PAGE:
2) My father lived year round in the cottage from 1997-2014, when he passed away at age 68 from lung cancer. He smoked two packs a day, which seemed like the likely culprit. However, he was the only one who used the furnace on a regular/annual basis. Not sure if I am just thinking too much here

3) We rarely use the cottage in the winter, but we do use it. Thats why I am thinking so hard here. After the ductwork cleaning, and with some vermiculate dropping to the floor in the cottage, I became concerned. Wondering if there is anything I can/should do. I should say that it was only due to the duct cleaning that the vermiculite was disturbed, it is not regularly disturbed. I guess I am mostly concerned about possible dust being taken into the seams of the attic ductwork and blown around with the heat.


Thanks for any thoughts


Nathan
 
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Old 10-22-16, 08:14 AM
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Any dangers from contracting an asbestos-related disease from the vermiculite in your attic is so low as to be all but impossible to calculate. You probably inhale more asbestos cruising down the Interstate during rush hour (from the dust from brake shoes/pads) than you will ingest from the air in the cottage.

I have thought about using some aluminum tape around the register ductwork. Maybe fold a piece over and tape 1" up the side of the duct, then fold over and tape 1" on the ceiling before I reinstall the registers in the ceiling.
I think this is an excellent idea, I use it myself. It also seals off the unconditioned attic space from the conditioned living space saving energy. Remember, just ordinary "house dust" is a contaminant that no one should breathe on a regular basis.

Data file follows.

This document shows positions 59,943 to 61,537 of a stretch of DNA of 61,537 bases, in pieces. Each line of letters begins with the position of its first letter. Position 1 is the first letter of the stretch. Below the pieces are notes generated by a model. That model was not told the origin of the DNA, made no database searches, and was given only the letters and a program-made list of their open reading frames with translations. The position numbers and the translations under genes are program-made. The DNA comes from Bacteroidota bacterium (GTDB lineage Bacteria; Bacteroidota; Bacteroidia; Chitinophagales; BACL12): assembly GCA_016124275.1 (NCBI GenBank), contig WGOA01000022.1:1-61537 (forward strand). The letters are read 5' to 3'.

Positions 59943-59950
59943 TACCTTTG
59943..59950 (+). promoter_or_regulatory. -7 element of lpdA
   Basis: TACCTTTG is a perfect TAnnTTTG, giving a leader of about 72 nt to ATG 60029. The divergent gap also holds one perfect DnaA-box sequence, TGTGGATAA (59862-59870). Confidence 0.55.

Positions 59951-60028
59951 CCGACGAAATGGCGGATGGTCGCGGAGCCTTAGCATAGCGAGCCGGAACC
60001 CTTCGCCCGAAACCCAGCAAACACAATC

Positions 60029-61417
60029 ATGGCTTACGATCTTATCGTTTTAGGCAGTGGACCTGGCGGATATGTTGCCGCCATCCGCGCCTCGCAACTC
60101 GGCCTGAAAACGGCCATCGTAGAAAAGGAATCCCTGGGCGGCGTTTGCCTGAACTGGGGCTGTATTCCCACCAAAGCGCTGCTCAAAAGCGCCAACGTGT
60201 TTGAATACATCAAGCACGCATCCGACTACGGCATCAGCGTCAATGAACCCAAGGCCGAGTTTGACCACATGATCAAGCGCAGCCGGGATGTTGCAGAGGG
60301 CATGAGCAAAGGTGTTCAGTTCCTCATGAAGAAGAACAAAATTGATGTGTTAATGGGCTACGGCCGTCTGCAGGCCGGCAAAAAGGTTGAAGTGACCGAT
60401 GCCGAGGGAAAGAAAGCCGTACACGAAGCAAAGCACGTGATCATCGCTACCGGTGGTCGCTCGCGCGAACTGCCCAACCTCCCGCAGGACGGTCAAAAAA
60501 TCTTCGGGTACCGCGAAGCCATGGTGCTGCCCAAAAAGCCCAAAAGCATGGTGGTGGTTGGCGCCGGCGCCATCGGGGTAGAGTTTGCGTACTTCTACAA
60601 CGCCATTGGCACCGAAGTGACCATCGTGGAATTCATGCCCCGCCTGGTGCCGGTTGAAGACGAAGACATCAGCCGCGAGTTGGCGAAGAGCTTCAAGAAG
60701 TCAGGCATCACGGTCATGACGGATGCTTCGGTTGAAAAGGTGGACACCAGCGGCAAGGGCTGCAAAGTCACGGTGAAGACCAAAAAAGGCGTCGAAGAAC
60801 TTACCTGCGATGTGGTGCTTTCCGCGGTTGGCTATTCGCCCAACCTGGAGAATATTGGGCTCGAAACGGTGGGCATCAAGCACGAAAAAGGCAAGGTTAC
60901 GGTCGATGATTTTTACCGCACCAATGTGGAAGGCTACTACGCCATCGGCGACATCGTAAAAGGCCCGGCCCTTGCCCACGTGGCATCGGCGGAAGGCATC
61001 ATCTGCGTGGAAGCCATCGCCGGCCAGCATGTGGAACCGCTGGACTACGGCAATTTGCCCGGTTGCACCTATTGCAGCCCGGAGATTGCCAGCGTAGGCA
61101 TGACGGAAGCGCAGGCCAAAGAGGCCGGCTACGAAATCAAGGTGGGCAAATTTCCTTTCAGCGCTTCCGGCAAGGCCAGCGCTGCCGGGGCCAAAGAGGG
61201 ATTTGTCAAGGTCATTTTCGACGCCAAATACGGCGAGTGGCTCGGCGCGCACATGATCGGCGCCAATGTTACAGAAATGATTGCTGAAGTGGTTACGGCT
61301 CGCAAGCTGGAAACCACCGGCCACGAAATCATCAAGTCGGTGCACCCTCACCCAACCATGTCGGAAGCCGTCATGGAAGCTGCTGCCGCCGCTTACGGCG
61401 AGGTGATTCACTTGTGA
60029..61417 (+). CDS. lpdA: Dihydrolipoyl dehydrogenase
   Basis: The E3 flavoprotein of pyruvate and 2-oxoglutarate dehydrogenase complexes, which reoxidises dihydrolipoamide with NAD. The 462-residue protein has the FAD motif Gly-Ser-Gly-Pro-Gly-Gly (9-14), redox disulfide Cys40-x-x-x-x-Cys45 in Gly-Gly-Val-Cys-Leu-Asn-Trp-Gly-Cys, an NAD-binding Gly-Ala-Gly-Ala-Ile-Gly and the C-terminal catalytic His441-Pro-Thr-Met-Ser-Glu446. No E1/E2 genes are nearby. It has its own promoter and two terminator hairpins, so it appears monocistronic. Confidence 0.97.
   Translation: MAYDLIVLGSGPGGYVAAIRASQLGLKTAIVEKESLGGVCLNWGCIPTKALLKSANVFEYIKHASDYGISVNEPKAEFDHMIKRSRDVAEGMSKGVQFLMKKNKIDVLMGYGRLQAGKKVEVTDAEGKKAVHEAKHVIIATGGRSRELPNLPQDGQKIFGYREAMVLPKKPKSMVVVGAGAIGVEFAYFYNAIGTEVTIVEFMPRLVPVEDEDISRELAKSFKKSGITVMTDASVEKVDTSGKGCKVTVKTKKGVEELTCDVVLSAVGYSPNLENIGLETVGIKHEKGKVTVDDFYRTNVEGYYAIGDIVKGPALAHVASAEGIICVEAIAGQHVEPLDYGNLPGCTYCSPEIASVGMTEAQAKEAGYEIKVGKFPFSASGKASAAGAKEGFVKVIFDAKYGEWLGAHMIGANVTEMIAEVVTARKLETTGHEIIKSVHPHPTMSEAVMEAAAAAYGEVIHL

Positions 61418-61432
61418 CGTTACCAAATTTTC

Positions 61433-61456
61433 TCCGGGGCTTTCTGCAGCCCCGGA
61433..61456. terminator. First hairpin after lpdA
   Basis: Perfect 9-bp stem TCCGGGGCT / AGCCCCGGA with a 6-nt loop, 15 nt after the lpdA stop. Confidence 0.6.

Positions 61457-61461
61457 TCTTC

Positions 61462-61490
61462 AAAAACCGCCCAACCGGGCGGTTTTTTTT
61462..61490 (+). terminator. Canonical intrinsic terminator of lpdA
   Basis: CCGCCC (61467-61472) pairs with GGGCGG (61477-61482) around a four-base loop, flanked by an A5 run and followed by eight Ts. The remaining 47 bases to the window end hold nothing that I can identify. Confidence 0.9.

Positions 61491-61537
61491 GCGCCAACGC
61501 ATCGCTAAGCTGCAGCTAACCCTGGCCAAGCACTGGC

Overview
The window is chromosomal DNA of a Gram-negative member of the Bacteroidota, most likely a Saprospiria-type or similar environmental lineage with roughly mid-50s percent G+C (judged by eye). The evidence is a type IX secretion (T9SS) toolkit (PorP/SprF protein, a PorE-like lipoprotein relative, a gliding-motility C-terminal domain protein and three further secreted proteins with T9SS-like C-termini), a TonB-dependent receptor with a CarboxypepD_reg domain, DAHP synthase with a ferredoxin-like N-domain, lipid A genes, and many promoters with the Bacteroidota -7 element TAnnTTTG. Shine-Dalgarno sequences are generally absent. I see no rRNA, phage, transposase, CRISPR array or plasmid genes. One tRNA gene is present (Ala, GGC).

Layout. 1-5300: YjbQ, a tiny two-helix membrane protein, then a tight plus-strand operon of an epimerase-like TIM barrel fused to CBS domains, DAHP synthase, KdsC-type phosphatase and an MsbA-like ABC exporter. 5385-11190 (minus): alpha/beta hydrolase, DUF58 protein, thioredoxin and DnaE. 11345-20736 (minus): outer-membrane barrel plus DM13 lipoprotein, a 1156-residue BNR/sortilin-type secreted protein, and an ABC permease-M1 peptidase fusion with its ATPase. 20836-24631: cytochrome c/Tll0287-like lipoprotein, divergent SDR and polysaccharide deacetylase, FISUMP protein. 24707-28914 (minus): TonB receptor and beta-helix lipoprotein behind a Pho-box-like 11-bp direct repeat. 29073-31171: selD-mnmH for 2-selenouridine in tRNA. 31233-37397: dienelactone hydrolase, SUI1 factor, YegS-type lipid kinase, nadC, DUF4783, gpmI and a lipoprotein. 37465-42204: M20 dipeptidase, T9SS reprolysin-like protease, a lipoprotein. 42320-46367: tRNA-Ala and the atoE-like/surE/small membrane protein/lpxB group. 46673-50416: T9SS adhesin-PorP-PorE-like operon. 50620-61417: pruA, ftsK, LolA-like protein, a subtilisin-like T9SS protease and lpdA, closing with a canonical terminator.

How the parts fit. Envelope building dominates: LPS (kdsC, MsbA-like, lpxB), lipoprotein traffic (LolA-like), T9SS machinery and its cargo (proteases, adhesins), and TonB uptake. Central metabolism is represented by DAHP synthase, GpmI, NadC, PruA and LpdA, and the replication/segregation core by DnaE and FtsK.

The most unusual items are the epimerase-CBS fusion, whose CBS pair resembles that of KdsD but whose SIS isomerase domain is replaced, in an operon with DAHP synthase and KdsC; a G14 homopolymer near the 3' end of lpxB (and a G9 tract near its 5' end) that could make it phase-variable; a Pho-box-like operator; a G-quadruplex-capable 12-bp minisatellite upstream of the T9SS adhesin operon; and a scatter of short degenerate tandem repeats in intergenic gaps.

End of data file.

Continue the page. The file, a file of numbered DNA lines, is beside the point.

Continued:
Also, purely anecdotal information but everyone I have personally known or heard of that had lung cancer was also a smoker. This included people that worked with asbestos on a daily basis and also people that were bricklayers, both occupations having a high incidence of lung cancer. Those workers that were smokers almost always contracted cancer in their later years, those that did not smoke only rarely contracted cancer.
 
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Old 10-22-16, 08:51 AM
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But I am looking for a straight shot with common sense
I look at it simply, but am no expert on asbestos, more so on dangers of Lead based paint.
When they say undisturbed, that means to me no grinding, sanding, etc. It doesn't mean the material can't be used.

Agreed the foil tape is the best I've used to seal duct.
 
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Old 10-22-16, 02:30 PM
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Thanks guys - appreciate the common sense approach to the answers. Makes sense to me, and I agree that smoking kicks up the % very high - that is even listed everyone where in the EPA literature on asbestos.

I will seal it off to keep the air separate, and we will proceed as normal.